Next to take the stage was David Mitchell, co-founder and President of Patients for Affordable Drugs, a national patient group focused on advocating for polices that lower prescription drug prices to make them more affordable. Mr. Mitchell states, “There is a fundamental truth, drugs don’t work if people can’t afford them.” Americans pay two to three times more for prescription drugs than citizens of other developed countries. Sixty to seventy percent of new prescription drugs are developed using taxpayer funding, and Mr. Mitchell and those at Patients for Affordable Drugs believe that if prescription drugs are developed using taxpayers’ money, “there is a special obligation on the part of drug companies to justify the price of those medications.”
Day two of Transform 2017 opened with a discussion on overcoming inertia by Dr. Rosenthal. She noted that, “What I discovered in my time as a journalist and observer of the system is that people who try to change these very imbedded, hard-wired systems, find themselves up against a lot of institutional resistance.”
Dr. Robert Pearl, M.D., who served as the CEO of the Permanente Medical Group for the past 18 years, highlighted the importance of moving away from a fee-for-service reimbursement system towards a more capitated model. He talked about the fragmentation of the American healthcare system and the crucial role technology should play to keep it moving forward. He said, “The time for change is now. It needs to be capitated, integrated, and technologically enabled.”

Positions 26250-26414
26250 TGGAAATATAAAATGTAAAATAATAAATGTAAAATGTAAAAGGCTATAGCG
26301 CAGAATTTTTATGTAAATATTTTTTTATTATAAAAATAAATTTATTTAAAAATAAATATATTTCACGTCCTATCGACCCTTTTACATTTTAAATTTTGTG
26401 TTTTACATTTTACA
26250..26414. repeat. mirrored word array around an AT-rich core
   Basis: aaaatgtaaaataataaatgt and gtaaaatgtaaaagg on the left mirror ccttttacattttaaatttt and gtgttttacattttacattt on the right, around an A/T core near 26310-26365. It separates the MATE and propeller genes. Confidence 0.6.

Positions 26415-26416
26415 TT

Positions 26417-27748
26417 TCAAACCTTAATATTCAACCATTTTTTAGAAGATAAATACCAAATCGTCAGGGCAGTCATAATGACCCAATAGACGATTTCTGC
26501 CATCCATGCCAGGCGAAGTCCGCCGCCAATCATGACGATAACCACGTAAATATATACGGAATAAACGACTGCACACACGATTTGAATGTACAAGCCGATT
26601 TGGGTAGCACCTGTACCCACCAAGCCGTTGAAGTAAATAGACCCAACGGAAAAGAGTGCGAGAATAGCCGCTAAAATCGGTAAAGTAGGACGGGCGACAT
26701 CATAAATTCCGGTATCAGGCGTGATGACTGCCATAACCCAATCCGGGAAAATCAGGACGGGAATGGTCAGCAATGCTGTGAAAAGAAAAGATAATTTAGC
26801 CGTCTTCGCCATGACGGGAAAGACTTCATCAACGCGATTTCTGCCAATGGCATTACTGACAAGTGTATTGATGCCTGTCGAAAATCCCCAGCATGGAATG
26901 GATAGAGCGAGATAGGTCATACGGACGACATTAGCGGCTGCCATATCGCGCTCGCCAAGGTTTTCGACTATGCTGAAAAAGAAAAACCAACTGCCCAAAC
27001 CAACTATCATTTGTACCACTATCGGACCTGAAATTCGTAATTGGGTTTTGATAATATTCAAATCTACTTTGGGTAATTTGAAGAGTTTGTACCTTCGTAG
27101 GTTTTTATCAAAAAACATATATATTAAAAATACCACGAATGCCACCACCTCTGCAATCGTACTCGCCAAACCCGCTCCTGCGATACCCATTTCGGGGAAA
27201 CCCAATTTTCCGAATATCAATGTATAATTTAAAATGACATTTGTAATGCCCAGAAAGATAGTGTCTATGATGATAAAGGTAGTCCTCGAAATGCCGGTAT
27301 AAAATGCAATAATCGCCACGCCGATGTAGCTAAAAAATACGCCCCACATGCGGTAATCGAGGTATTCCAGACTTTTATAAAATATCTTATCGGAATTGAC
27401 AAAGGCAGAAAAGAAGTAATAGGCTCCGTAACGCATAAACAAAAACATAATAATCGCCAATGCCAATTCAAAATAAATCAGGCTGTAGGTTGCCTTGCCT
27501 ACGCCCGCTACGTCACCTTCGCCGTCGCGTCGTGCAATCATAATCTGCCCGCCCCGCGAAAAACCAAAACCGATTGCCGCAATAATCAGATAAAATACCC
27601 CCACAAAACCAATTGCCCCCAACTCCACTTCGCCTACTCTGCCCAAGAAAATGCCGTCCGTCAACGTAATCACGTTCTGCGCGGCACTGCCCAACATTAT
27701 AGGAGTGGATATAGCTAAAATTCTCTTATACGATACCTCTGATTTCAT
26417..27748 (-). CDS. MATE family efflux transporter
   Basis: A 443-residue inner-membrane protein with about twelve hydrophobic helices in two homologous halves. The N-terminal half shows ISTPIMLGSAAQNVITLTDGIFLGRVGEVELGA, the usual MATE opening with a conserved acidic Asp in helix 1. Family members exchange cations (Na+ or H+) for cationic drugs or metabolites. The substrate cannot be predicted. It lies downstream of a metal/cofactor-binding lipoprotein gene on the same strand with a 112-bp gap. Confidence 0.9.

Andrea Walsh, President and CEO for Minnesota-based HealthPartners, took to the stage to discuss the importance of providers embracing a more holistic, broader view of health when it comes to patient care. She described HealthPartners’ new summary measures of health and wellbeing, which assesses a patient’s current health status, sustainability of health, and life satisfaction. “We know from the evidence that only about 20 percent of mortality and morbidity relates to what we do in our clinics and hospitals. We know that 80 percent of health and wellbeing relates to what is going on in our schools and in our communities.”
Scott Wallace, the Managing Director of the Value Institute for Health and Care at Dell Medical School in Austin, Texas, highlighted the importance of changing the way we train our next generation of physicians to better meet the demands of a new, more holistic healthcare system. The Dell Medical School is unique in that its curriculum was specifically designed to meet this goal. He said, “One of the biggest inertial forces in medicine is how we train doctors. We train doctors in organ systems and expect them to provide holistic care. We train doctors to be solos and expect them to perform together. That cannot continue if we are going to dramatically change healthcare…we need to train doctors to think not about illness, but about health. That is the fundamental aspect of the experiment of the Dell Medical School.”
Dr. Bon Ku, M.D., director of JeffDESIGN at the Sidney Kimmel Medical College at Thomas Jefferson University, continued on the topic of optimally training healthcare providers for the next generation of healthcare. JeffDESIGN is a program that teaches future physicians how “to apply design thinking to solve healthcare challenges.” The program engages medical students, residents, and faculty members in workshops to teach them to become more innovative, empathetic, and connected to the community.